Climatic and water data are readily accessible from a variety of sources. There are several indices that are helpful in assessing drought severity and water availability. Before water from rain or snow touches the ground, some of it may be lost due to wind or evaporation. Some of the water that reaches the ground or comes from melting snow may run off and settle in lower areas of the landscape; some will percolate into the ground and some will be used directly by the plants or evaporate into the atmosphere. Plants take up available moisture mainly through their roots and use it in metabolic processes to stay healthy.
Water that evaporates from the soil or is transpired by the plant is referred to as evapotranspiration (ET). The relationship between ET and crop growth as measured by dry matter is often linear. The relationship between precipitation amount (irrigation and rainfall) is often curvilinear, since crop yield levels off at a maximum amount of precipitation.
It takes approximately 5 inches of consumptive use (ET) to produce 1 ton of alfalfa hay in the intermountain region of the Southwest. More water will be required to provide 5 inches of water, depending on the irrigation system. For example, approximately 6.7 inches of water (minus effective precipitation and change in soil moisture) will need to be applied with a sideroll that has an irrigation efficiency (total amount applied times 100 divided by the amount that enters the soil) of 75 percent to produce 1 ton of alfalfa hay.
The difference between average water consumptive use (C.U.) and effective precipitation is the net amount of irrigation water required to satisfy crop C.U. The gross amount of irrigation that will need to be applied is:
Net irrigation amount times 100 divided by irrigation efficiency in percent.
Crop C.U. or ET usually peaks at flowering to seed formation for grain crops and during hot, dry and windy days for crops like alfalfa. Thus, not only different crops may have different water requirements for maximum growth, they may also reach their peak water use (demand) at different times of the year.
Furthermore, water use efficiency or WUE (crop production divided by amount of water applied or used by the crop per unit area) usually follows the law of minimum return, meaning WUE increases with the amount of water applied to a certain point or growth stage, then levels off or even decreases afterwards. Applying more water than is needed for optimum crop production could be wasted (some of it may be stored in the soil for later use) through runoff or deep percolation and might even be harmful to the crop by promoting diseases.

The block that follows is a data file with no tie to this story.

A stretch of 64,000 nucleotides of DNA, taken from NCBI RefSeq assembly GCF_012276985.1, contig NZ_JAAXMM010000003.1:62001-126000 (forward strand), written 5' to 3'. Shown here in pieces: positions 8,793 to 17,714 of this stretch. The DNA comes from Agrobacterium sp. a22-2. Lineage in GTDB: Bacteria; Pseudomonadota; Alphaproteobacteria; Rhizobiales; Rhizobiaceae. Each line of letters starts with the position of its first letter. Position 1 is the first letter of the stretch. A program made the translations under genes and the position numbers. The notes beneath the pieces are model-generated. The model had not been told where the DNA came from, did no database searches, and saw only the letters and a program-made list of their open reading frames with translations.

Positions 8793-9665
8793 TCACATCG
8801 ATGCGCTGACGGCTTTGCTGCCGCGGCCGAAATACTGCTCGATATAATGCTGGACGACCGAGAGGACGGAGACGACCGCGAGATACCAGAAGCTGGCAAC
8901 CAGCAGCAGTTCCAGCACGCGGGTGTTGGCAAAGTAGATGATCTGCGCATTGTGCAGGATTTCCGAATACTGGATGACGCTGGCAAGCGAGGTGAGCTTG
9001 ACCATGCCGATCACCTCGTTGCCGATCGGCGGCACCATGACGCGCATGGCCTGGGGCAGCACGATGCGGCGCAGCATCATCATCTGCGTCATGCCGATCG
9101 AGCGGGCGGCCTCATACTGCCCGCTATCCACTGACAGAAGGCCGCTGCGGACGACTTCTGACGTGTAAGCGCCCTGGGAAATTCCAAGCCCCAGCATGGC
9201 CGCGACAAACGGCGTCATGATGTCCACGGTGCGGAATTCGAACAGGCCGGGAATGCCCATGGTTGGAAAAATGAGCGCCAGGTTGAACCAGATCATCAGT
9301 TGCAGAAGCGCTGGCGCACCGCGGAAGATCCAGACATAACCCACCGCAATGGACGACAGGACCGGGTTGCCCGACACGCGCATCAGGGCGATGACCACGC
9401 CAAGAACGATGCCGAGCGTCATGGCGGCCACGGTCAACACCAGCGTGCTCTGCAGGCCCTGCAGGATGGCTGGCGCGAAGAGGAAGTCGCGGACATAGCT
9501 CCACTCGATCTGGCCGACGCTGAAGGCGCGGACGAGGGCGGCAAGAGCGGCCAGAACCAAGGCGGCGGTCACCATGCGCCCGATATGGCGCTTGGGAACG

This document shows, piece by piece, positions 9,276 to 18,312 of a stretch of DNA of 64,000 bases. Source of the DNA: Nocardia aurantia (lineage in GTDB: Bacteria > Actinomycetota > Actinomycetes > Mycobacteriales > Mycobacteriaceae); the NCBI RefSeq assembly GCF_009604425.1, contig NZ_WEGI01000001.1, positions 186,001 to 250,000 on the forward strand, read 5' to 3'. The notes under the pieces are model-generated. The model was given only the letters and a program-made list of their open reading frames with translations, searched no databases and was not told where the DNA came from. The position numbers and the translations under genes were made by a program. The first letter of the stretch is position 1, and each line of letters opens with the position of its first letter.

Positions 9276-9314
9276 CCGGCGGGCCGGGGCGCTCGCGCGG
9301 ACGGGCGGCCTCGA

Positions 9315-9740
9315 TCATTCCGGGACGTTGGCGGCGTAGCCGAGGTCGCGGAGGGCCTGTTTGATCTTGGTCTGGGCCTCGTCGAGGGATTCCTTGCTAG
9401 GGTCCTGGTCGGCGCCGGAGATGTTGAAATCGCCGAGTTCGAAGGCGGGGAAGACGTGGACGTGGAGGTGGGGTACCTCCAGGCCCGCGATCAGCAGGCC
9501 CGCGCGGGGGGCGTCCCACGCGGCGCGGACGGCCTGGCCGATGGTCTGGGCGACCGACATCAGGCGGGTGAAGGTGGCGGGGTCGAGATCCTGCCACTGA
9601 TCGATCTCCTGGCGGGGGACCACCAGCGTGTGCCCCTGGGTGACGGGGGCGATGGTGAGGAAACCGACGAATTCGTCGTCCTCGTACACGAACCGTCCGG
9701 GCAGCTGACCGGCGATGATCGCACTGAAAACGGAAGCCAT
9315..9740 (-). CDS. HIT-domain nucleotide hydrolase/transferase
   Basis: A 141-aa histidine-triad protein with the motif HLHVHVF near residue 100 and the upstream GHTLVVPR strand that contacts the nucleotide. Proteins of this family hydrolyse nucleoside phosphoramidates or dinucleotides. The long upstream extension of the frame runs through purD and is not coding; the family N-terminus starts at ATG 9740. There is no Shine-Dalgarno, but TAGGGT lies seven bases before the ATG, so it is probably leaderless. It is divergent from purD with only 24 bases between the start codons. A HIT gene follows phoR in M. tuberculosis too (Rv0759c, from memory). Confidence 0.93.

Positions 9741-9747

Crop selection (which crops to grow) and crop allocation (where to grow them and how many acres to allocate to each crop) are always important in any farming operation. They are even more important when water is in short supply.
Proper water management involves excellent irrigation system design, operation and maintenance; sound irrigation scheduling; and commitment to management. According to Dr. Bob Hill of Utah State University, a well-designed irrigation system will deliver enough water to meet the crop(s) needs, spread the water uniformly across the field and allow maximum water storage in the root zone. In addition, a well-designed irrigation system will minimize water losses due to evaporation, runoff and deep percolation.
Evidently, irrigation scheduling plays a big role in avoiding water waste. Irrigation system efficiencies commonly range from 40 to almost 100 percent, depending on the system used, system components (such as the type of sprinkler package on a center pivot) and system operation and maintenance. Design considerations include soil type, field layout, topography and peak ET rate.
Irrigation scheduling encompasses the amount and timing of irrigation. Sound irrigation scheduling takes into account crop water needs, soil water-holding capacity and changes in soil water. When scheduling irrigation applications, it is important to know what impact a water deficit could have on the crop. Crops are more sensitive to water deficits at certain growth stages than at others. An integrated approach using ET, soil and crop information usually gives the best results.
As a rule of thumb, most crops should be irrigated when nearly 50 percent of the available soil water is depleted in the root zone.
Water may be the most limiting factor to crop production; however, crop yield potential will not be reached if other production inputs and practices are lacking or managed poorly. These include the selection of crops and crop varieties adapted to the soil and climate of the area, proper planting techniques, good pest control and soil fertility management that is based on soil testing, crop yield goal and soil-crop-water interactions.
Depending on the implements used and the timing of tillage operations, tillage can be beneficial or detrimental to crop growth and water management. Excessive tillage can cause soil erosion, accelerate soil water evaporation and increase soil compaction. Keeping tillage to a minimum and maintaining a crop cover on the soil surface will reduce evaporation, soil erosion and runoff.
Keeping water application rate at or below the soil infiltration rate can also minimize runoff. The soil amendment polyacrylamide (PAM) has been shown to reduce sediment loss drastically in furrow irrigation.
In conclusion, water is a precious and limited resource. It is paramount we manage our water responsibly. Proper water management for crop production includes careful irrigation system design, sound irrigation scheduling and best soil and crop management practices. FG
References omitted due to space but are available upon request.
—From Four Corners Irrigation Workshop Proceedings
Abdel Berrada, Research Scientist, Southwestern Colorado Research Center, Colorado State University